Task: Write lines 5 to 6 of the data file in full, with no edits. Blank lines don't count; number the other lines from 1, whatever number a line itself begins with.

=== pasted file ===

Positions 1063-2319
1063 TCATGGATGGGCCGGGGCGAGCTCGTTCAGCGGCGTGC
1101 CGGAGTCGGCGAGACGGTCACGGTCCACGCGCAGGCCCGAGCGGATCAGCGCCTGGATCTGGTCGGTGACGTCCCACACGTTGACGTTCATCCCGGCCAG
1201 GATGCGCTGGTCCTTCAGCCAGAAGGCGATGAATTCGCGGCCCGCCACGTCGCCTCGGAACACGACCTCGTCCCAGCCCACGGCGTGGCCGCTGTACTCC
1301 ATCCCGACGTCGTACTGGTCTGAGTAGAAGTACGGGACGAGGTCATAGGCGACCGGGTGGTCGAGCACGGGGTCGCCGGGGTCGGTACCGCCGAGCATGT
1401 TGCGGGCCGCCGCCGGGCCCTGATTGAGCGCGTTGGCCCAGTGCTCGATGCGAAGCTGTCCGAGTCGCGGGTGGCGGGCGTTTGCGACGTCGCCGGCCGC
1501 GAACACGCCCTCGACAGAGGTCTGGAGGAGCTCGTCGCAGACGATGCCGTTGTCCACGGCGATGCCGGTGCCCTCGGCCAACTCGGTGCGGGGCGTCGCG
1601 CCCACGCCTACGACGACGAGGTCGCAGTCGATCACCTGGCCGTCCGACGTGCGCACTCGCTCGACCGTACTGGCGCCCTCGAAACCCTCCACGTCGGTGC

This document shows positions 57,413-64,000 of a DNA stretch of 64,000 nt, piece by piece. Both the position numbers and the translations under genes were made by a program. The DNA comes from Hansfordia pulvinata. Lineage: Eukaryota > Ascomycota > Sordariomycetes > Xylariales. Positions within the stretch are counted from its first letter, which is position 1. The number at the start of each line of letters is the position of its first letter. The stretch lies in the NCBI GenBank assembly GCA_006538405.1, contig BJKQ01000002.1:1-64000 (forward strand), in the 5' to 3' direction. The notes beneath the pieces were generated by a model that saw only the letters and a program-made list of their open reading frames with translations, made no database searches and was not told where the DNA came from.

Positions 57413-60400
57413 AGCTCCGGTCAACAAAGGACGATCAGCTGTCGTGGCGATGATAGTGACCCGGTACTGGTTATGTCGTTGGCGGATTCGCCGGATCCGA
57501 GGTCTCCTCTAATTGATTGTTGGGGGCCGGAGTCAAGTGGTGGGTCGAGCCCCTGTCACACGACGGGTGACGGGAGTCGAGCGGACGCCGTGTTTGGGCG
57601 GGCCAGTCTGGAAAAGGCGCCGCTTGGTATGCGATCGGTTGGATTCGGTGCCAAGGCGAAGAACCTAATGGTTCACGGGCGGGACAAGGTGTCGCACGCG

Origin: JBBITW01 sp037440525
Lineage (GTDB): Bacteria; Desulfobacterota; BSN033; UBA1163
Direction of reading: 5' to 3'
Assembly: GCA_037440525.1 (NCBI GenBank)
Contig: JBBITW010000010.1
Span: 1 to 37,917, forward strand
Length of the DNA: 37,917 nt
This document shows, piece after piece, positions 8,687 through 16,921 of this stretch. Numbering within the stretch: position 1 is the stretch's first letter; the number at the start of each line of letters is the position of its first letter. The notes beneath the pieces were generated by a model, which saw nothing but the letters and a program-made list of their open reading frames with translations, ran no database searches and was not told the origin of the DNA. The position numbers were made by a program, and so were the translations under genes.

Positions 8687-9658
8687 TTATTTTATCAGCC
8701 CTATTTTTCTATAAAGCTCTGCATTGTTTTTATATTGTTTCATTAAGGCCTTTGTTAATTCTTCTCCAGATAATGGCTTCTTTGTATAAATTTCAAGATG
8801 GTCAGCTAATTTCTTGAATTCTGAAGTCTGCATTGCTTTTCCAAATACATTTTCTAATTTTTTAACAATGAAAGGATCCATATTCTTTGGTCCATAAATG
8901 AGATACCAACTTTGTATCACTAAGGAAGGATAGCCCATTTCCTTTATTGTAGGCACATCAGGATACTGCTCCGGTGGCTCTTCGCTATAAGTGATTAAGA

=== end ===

1301 ATCCCGACGTCGTACTGGTCTGAGTAGAAGTACGGGACGAGGTCATAGGCGACCGGGTGGTCGAGCACGGGGTCGCCGGGGTCGGTACCGCCGAGCATGT
1401 TGCGGGCCGCCGCCGGGCCCTGATTGAGCGCGTTGGCCCAGTGCTCGATGCGAAGCTGTCCGAGTCGCGGGTGGCGGGCGTTTGCGACGTCGCCGGCCGC